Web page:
(Shape) a symmetrical 3-dimensional shape with the base a circle, the sides straight and narrowing to a point at the apex;

The fruit of a gymnosperm with the scales overlapping (properly a strobilus), and hence any inflorescence or fruit with overlapping scales.

One of the special retinal receptor elements which are presumed to be primarily concerned with perception of light and color stimuli when the eye is adapted to light.

A cluster of sporophylls or ovuliferous scales on an axis; a strobilus, as in pine or cycad cones.

A dry, compound fruit, like that of the pine.

A dry fruit with overlapping, woody scales.

An inflorescence or fruit with the scales overlapping, like the fruit of Magnoliaceae or the seed-bearing structure in a gymnosperm.

The structure that encloses the primitive flowers and then the seeds of conifers (pines, cypresses, etc.) and cycads. It is made up of overlapping scales, which become woody when the seeds ripen.

Light-sensitive cell in the retina of the eye; the cones are responsible for color vision and visual sharpness.

A solid or hollow three-dimensional figure with a circular base and sides sloping up to a point.

Visual receptors that respond to greater light intensities and give rise to chromatic visual sensations are located in the retina of the eye.

The structure that encloses the seeds of most conifers and cycads, consisting of scales arranged around a central axis, each scale having one or more seeds attached to its surface or embedded in its tissues; also used for the pollen-bearing organs (pollen cones) of these plants which consist of smaller scales bearing many tiny pollen sacs which shed their pollen into the wind.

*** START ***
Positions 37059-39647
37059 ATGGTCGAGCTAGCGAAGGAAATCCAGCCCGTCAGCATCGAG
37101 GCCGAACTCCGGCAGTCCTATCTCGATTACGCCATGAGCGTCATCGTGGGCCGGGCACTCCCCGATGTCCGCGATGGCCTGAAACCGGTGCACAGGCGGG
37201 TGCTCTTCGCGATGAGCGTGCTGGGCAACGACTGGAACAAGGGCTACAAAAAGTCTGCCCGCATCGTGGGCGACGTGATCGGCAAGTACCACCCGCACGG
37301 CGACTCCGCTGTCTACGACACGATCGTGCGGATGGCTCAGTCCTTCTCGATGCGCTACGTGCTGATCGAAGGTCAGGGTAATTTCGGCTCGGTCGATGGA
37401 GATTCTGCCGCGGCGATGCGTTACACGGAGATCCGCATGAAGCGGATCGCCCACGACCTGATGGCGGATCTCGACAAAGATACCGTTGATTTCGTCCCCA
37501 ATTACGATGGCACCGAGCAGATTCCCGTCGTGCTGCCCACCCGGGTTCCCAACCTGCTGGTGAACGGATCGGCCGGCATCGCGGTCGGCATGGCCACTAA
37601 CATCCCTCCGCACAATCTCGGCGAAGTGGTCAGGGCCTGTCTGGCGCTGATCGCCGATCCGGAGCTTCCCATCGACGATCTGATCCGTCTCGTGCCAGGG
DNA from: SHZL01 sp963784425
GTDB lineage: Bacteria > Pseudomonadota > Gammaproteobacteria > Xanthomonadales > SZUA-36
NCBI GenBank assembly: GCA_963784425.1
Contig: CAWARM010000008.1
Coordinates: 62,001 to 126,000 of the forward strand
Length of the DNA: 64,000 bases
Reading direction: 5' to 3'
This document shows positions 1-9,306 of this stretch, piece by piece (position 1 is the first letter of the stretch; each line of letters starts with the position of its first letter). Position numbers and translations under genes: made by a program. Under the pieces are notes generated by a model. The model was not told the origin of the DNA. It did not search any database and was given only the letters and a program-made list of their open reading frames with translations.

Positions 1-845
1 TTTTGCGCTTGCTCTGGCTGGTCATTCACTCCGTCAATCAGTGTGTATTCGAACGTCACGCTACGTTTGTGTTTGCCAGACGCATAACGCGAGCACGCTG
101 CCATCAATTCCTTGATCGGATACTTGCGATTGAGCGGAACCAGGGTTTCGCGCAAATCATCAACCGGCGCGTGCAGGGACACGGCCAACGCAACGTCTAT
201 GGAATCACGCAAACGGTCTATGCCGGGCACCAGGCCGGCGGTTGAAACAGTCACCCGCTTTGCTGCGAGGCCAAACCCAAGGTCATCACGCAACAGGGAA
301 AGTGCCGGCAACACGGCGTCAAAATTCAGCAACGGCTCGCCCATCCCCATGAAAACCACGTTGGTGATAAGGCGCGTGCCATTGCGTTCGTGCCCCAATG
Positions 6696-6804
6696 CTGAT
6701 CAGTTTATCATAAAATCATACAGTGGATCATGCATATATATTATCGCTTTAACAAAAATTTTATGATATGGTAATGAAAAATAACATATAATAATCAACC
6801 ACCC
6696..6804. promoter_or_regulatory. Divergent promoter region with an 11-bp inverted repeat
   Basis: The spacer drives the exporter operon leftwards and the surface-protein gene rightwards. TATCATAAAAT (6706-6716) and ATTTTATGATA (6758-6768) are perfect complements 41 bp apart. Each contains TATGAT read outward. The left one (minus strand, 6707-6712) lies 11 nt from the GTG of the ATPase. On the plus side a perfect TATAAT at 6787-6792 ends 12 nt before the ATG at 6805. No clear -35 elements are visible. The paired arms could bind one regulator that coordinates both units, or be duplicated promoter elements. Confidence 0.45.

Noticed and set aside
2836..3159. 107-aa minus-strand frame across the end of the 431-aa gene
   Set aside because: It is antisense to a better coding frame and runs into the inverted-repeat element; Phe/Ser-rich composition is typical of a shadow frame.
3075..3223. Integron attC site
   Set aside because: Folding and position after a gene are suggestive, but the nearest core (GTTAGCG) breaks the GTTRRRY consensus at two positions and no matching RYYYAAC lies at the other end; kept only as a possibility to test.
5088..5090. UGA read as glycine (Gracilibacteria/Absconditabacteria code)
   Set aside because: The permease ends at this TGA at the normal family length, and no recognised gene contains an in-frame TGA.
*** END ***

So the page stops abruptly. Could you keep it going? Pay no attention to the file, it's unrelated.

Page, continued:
Cells in the retina that are responsible for colour vision.

One of the two types of light-sensitive cells in the retina of the eye (compare rod). The human retina contains 6-7 million cones; they function best in bright light and are essential for acute vision (receiving a sharp accurate image). The area of the retina called the fovea contains the greatest concentration of cones. Cones can also distinguish colors. It is thought that there are three types of cone, each sensitive to the wavelength of a different primary color—red, green, or blue. Other colors are seen as combinations of these three primary colors.

The flower, and usually the fruit, of a cone-bearing tree, consisting of numerous overlapping, spirally arranged scales.

The flower, and usually the fruit, of a cone-bearing (coniferous) tree, consisting of numerous overlapping spirally arranged scales.

Light-receiving cells on the retina that enable a person to see color.

A circular metallic apparatus affixed to the housing of the X-ray tube serves the purpose of restricting the X-ray beam solely to the intended field of interest.

Cones are specialized light-sensitive cells situated within the retina of the eye. They play a pivotal role in enabling color vision.